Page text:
Restaurant review: A healthful bounty awaits at Fresh Kitchen

SoHo's Fresh Kitchen crafts flavorful, no-regrets fare with lots to choose from.

click to enlarge FRESH INVASION: Six hearty proteins are served by staff in "Give a FK" tees. - CHIP WEINER
Chip Weiner
FRESH INVASION: Six hearty proteins are served by staff in "Give a FK" tees.

As a food critic, you’ve got to eat everything. That carries with it many pitfalls. And not just because you might come face to face with a dish or two that you loathe. You also must come to grips with calories and fats and gluten and dairy and sodium and everything else that might not make your body happy. Many of the food components we have grown to love take us down a fork in the road toward unhealthy eating habits. So what’s a person to do?

Well, you could follow the hot trend for 2015 of guilt-free to-go and take a trip to Fresh Kitchen. The concept has four simple steps: 1) Toss in two bases; 2) Pick two proteins; 3) Pile on two veggies; and 4) Sauce it up. All the ingredients are fresh, fresh, fresh — which is a good thing, considering the name. FK takes its mission seriously. All items are gluten- and dairy-free. All meats are antibiotic- and hormone-free. The cold-pressed dressings are made daily.

As you make your way toward the head of the queue, you are met by friendly servers who scoop your meal up, much like they would with gelato. They snag a clear plastic container and fill it up as your eyes race over the bases to establish your meal’s foundation. It’s a tough choice. Luckily, I rarely eat alone, so I’m able to taste all the offerings. What’s wonderful is that each selection is tasty and made with care. As I work my way through the menu with its myriad variations that you shape to your whim, there’s not a single bite of food to regret.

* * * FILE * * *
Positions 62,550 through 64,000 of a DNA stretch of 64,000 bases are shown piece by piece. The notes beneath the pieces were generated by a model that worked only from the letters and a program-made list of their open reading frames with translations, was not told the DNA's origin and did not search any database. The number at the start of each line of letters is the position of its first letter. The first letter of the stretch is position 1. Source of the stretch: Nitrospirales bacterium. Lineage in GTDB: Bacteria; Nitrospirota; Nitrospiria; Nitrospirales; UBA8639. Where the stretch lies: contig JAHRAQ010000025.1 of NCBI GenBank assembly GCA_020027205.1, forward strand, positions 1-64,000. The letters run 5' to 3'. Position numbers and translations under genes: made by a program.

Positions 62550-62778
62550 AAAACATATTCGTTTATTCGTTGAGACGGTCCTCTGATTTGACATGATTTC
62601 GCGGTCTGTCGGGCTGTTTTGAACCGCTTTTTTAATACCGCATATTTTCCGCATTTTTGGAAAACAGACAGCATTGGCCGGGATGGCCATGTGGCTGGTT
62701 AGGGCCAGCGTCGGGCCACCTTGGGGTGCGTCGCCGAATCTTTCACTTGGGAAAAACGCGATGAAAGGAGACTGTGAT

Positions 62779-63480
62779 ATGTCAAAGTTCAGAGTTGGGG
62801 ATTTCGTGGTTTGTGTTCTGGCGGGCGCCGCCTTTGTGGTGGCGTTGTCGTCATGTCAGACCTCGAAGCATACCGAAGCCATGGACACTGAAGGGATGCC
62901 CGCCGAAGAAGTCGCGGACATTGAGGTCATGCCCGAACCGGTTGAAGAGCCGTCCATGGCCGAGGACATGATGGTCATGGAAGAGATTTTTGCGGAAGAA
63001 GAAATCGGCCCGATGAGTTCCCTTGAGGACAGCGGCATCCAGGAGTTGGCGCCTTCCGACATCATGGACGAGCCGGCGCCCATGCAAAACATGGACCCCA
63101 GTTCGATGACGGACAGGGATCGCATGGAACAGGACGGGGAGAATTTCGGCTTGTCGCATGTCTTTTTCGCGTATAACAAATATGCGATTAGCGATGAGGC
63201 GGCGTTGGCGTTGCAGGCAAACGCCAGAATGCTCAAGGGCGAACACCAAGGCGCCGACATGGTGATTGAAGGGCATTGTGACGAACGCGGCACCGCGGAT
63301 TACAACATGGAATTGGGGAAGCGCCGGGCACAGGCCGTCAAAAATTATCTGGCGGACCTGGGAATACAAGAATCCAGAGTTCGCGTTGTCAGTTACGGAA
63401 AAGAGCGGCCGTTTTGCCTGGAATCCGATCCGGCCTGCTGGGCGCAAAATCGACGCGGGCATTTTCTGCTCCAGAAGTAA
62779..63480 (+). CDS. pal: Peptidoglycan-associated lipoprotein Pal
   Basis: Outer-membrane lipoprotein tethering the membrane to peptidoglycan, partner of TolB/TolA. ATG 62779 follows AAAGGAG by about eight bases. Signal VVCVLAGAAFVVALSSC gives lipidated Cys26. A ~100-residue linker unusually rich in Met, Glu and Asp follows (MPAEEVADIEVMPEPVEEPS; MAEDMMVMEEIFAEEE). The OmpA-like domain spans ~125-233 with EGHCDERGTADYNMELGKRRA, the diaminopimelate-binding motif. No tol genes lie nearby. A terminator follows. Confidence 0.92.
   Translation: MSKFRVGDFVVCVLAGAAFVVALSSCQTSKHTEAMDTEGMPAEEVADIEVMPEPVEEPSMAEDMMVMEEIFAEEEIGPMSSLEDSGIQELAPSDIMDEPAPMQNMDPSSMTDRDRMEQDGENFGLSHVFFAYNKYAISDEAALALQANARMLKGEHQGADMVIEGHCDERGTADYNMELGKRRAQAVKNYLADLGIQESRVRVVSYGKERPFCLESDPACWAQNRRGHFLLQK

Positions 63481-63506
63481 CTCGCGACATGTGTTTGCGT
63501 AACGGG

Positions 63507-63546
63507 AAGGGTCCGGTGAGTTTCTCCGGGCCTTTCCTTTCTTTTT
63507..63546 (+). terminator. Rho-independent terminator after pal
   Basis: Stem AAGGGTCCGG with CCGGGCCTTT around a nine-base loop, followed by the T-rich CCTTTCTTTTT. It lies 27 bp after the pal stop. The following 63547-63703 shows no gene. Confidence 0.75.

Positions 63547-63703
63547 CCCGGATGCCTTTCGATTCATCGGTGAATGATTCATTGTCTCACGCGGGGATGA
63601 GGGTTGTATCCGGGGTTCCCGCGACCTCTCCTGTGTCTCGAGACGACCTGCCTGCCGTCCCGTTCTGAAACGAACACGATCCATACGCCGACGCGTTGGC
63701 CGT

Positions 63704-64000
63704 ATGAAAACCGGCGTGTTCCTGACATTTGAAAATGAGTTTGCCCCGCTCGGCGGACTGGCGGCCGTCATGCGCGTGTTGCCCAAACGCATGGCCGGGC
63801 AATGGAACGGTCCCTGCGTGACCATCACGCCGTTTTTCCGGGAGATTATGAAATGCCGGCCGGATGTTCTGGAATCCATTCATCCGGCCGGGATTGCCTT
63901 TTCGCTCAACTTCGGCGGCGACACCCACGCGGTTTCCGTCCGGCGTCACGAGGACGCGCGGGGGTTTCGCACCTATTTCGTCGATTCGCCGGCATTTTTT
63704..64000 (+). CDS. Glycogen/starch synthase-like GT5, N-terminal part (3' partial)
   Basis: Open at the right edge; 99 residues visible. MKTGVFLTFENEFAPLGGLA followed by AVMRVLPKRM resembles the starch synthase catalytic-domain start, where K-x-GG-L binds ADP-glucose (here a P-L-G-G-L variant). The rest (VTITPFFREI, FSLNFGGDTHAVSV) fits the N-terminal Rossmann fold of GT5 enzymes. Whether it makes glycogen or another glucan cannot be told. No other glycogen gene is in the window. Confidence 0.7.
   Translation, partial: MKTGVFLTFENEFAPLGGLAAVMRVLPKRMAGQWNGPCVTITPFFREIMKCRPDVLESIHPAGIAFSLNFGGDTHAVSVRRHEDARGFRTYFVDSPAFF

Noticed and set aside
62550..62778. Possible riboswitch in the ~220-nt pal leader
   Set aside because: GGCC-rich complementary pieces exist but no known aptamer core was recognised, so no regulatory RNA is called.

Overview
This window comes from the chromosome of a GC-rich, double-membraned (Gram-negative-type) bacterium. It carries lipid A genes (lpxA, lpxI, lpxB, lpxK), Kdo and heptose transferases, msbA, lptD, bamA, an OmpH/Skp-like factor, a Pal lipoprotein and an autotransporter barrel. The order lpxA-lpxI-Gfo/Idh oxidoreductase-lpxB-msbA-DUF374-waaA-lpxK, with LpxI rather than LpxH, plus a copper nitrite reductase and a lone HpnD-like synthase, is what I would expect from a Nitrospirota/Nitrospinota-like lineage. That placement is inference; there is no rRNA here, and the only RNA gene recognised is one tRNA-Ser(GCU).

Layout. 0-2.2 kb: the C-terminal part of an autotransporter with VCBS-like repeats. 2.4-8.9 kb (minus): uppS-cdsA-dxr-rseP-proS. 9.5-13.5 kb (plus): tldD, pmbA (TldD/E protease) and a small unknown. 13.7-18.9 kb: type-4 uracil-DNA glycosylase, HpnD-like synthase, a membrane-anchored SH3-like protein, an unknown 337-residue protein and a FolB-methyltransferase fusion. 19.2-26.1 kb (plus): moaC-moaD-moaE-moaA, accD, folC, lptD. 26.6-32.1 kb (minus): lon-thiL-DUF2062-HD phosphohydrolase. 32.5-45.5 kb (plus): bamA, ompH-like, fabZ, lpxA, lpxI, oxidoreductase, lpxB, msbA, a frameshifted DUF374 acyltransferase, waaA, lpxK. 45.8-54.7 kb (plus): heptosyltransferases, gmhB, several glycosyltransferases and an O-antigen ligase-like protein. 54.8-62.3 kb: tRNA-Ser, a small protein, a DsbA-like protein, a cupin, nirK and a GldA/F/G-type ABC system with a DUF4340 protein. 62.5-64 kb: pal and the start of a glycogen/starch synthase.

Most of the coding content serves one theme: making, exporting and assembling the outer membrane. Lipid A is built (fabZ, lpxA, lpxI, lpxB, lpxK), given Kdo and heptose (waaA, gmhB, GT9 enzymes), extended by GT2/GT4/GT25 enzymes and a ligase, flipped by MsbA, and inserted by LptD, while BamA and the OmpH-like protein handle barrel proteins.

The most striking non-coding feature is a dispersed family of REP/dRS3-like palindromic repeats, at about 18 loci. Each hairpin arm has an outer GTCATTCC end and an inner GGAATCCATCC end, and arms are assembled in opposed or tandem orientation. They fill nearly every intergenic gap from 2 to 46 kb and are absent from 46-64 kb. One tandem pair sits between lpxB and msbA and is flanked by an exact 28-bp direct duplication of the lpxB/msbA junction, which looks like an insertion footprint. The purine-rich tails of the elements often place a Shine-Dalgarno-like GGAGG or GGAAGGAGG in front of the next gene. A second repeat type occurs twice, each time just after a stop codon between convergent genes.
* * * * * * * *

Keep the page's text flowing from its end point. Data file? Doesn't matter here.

click to enlarge A FK bowl with flavorful tofu, roasted Brussels sprouts and more. - CHIP WEINER
Chip Weiner
A FK bowl with flavorful tofu, roasted Brussels sprouts and more.

The bases are straightforward, but well done. You may opt for cool brown rice, veggie quinoa, sweet potato noodles or herb-sprouted rice blend, or go green with kale slaw or a chopped romaine-spinach mix. If you want to build on a warm foundation, try the cauliflower mash or spicy sweet potato mash (my favorite), which almost tastes like pumpkin pie.

Now it’s time for protein. The chicken selections (barbecue, citrus or baked tenders) are included, and the others carry a $3 upcharge. Each chicken selection is juicy and well cooked. Add barbecue for a touch of sweetness, citrus for brightness or the larger tenders if you prefer strips to smaller cubes. You could also luxuriate in the smaller-cubed rare tuna dotted with chia seeds, some excellent tofu full of flavor, or a touch of char on the medium-rare beef or grilled shrimp cubes. As with the bases, each brings its own charm to your meal. Whether it’s the allure of tuna or tasty beef, you can’t go wrong.

The biggest surprise is the treatment of the veggies. The broccolini is grilled to perfection; local seasonal vegetables (in this case, green and yellow wax beans) have lovely resistance instead of mushiness. And the roasted vegetables soar. Although the Brussels sprouts are too salty, they, too, are nicely al dente. The mushrooms are yummy, and the coconut cauliflower florets, with their tinged brown edges, are the top taste of the night. If you have any interest whatsoever, don’t miss these.